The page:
By Adam Pack
As a result of the state legislature’s redistricting of the house and senatorial maps earlier this year, the Greenbrier County Commission has been left with a bit of extra work to do. Greenbrier County Clerk Robin Loudermilk has spent a considerable amount of time since the maps were released several weeks ago redrawing the magisterial districts and voting precincts.
Causing the most headache is the fact that while the House map borders cut across the county at Rt. 219, some voting precincts run across 219. This is problematic, because it is a violation of state law for precincts to be in two different house districts. There were 12 precincts affected in the county which now must be redrawn. These precincts must, however, be proportional and fair to the citizens within them. As the legislators in Charleston can attest, the work of redistricting can be quite the migraine. It will affect 3,353 people of voting age, with Clerk Loudermilk adding that, “We don’t know if all those people are registered voters.”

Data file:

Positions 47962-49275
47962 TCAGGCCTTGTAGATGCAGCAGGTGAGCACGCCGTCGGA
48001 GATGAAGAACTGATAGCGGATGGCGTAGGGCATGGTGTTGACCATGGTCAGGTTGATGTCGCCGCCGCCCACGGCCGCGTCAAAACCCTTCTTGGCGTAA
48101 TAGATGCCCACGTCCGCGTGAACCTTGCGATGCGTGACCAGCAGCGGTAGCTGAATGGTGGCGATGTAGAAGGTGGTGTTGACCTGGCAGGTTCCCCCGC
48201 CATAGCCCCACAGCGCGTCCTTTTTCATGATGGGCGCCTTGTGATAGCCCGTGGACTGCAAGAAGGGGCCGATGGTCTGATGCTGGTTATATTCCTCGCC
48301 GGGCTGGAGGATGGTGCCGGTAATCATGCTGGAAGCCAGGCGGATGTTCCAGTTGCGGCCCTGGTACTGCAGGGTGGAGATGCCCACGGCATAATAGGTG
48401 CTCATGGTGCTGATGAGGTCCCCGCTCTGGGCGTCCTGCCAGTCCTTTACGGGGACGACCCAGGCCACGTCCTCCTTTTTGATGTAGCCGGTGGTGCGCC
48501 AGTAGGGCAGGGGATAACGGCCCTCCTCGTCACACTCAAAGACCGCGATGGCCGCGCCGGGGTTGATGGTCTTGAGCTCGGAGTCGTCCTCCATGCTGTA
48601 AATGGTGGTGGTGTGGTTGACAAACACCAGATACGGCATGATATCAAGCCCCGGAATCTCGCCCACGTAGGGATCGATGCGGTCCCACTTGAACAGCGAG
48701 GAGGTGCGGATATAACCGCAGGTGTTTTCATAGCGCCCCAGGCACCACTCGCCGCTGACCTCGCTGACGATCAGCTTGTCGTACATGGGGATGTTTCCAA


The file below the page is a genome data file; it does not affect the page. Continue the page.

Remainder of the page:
County Commissioner Rose said the new borders “create a multitude of problems for Mrs. Loudermilk’s elections department.”
Commissioner McClung added, “This created quite a dilemma for her, and the information she needed was really late in coming; in the 11th hour she had to be involved in the redistricting of multiple maps. The legislature did not follow the precinct lines, and created a huge problem for her.”
The commissioners thanked Loudermilk for her efforts and for the dedication she’s shown to her public service.
The public is invited to attend Greenbrier County Commission meetings on Dec. 14 and 28, to discuss the new maps. Preliminary maps will be presented at the Dec. 28 meeting.